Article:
6. Malthusian overfishing:

Desperate attempt to fish to survive where fishers destroy the environment that the fish (and they) depend on for survival using poisons, dynamite, etc. In developing countries, small-scale fishers are usually poor and fishing is an alternative employment opportunities to them. Overtime, the number of these fishers usually increase both because of internal recruitment (i.e.their male children) and through new entrance, i.e. new fishers recruited from other sectors usually to landless farmer to whose fishing becomes an occupation of last resort. Occurs these poor fishers, lacking the usual alternative of traditional fishers are faced with declining catches and induce wholesale resource destruction in their effort to maintain their incomes. This may involve in order of seriousness and generally in temporal sequence such as; Use of fishing techniques, gear and/or mesh sizes not sanctioned by government, use of gears not sanctioned within the fisher communities. Use of gears that destroy the resource base and use of destructive gear such as dynamite and fish poisons that endanger the fishers themselves.


EFFECTS AND EVIDENCE OF OVERFISHING:

1. Elimination of the largest and oldest individuals from a population or stock. Fish are found to be smaller than its known size maturity: FAO reported that over 70 percent of the world's fish species are either fully exploited or depleted. Overfished populations are characterized by less-productive fish that eventually lead to a decline in stocks. In the United States, recent average yields of all U.S. fisheries resources are roughly 60 percent of the best estimate of long-term potential yield from these resources.

2. Overfishing Change in total fish catch and Decrease in catch per unit effort:

Catch per unit effort is the quantity of fish caught for each day of fishing at sea or hours trawling or number of pots shot. Catch per unit is important because it gives the differences between earnings(=catches) and the cost of catchings(=fishing effort). Even if total catches did not collapse, fish biomass and catch per unit effort decreased when fishing effort increased.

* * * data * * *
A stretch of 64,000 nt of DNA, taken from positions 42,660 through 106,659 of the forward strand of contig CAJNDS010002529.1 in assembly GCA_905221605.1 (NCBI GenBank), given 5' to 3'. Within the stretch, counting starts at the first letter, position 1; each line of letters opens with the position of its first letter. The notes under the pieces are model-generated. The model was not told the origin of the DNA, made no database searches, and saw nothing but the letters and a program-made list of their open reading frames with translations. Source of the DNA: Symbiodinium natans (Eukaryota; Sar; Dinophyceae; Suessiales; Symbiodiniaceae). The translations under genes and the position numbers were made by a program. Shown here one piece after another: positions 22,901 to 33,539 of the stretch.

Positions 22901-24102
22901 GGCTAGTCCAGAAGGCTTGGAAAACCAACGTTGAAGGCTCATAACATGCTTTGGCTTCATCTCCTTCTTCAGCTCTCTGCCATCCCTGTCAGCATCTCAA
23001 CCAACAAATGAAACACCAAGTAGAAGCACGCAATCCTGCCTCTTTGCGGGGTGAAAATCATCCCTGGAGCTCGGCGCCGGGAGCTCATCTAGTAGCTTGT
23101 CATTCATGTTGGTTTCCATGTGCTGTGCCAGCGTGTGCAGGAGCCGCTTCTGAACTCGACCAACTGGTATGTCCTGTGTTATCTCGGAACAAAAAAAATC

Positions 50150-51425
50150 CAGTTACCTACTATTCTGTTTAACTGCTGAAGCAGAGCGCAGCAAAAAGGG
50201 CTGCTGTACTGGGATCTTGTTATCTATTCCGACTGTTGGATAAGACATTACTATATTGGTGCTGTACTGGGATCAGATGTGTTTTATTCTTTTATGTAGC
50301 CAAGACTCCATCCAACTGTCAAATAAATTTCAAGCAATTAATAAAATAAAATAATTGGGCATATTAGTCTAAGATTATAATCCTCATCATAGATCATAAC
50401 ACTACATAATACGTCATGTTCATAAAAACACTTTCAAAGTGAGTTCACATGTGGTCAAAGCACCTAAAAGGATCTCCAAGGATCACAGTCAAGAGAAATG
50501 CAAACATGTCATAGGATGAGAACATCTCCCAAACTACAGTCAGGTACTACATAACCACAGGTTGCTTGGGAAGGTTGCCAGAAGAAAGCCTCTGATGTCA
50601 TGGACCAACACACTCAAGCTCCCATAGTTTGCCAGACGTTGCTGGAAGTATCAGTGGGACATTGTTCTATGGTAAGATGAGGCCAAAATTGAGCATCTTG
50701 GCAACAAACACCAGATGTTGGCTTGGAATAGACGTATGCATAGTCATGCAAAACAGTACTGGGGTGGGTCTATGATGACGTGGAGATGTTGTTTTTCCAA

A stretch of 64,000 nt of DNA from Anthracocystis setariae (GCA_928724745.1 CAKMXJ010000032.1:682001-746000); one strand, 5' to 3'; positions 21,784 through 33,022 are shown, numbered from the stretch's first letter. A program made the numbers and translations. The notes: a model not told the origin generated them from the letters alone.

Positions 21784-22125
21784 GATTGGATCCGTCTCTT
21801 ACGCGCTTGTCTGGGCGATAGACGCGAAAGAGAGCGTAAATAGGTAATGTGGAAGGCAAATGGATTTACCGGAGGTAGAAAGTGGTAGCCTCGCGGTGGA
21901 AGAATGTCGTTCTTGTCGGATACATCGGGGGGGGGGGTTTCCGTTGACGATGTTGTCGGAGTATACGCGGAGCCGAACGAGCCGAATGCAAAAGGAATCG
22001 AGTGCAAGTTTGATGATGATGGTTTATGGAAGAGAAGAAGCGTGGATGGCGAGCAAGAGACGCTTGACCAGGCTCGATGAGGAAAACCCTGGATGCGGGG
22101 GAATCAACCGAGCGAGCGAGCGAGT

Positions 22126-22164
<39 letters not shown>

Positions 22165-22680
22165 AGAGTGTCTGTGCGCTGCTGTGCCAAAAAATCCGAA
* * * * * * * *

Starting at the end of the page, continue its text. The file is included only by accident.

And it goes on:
3. Heavy fishing pressures can change the genetic characteristics of a population:

Heavy fishing pressure can change the genetic characteristics of a population by selecting for or against certain genetically heritable traits like size at first sexual maturity (Policansky, 1993):

Fishing pressure selecting for smaller-sized fish can be found in the case of Pacific pink salmon. Over time, with about 80 percent of the spawning fish being caught, catch data registered a decrease in the average weight per fish. After evaluating and accounting for other factors, such as environmental causes, researchers concluded that fishing pressure was the cause in miniaturization of the pink salmon (Law, 1991) and another example is that, overfishing having induced early maturation in a population can be found in the Northeast Arctic cod. In this case, the trawling practiced was indiscriminate, intensively exploiting all age-classes of the cod. Fishing of Arcto-Norwegian cod on their feeding grounds since the onset of trawling in the 1930s gradually caused the breeding stock to become younger overall (Sutherland, 1990). A "large change in mortality imposed by fishing generate[d] a big selection pressure for early maturation irrespective of any change in size-at-age" (Law, 1991, p. 36). Between the 1930s and 1950s, the fish were known to mature between the ages of nine and 11, and "immature individuals had roughly a 40 percent chance of surviving from age 3 to 8 years" (Law, 1991). Overall mortality was increased by this fishing pressure to such a level that it significantly reduced the chances of the breeding-age cod reaching their spawning grounds to two percent. As a result, remaining faster-growing cod entered the breeding stock, and as such, "there has been a gradual shift toward earlier maturation" (Sutherland, 1990, p. 814). The cod now mature when they are about seven or eight years old.

4. The depletion of stocks & reduction of income from fishing:

In Peru, a small fish called the anchoveta was caught in huge numbers to be made into fish meal for animals. In 1970, more than 69,000 tonnes were caught, making it the biggest fishery in the world. One thousand five hundred boats were catching 100,000 tonnes of anchoveta every day. By 1972, the daily yield had risen to 180,000 tonnes! The fishermen ignored warnings from the United Nations Food and Agriculture Organisation that their catches were too big, and when a natural upwelling of warm water entered the normally cool, nutrient-rich waters the anchoveta inhabited, this combined with a lack of breeding stock in the population was enough to cause the total collapse of the anchoveta fishing industry. Overfishing can seriously affect not only the fish stocks, but also the livelihoods of many people who depend on fishing as a job. There is a delicate balance to be struck between catching large numbers of fish so as to make more money and ensuring that there are enough fish left alive to be able to replenish stocks for future years. It is human nature to try to make as much money as possible, but this has to be weighed against the economic hardship that whole communities have suffered as a result of overexploiting their own fisheries, not to mention the grave consequences of overfishing for fish populations.

5. Overfishing causes the increase of bycatch and non targeted animals: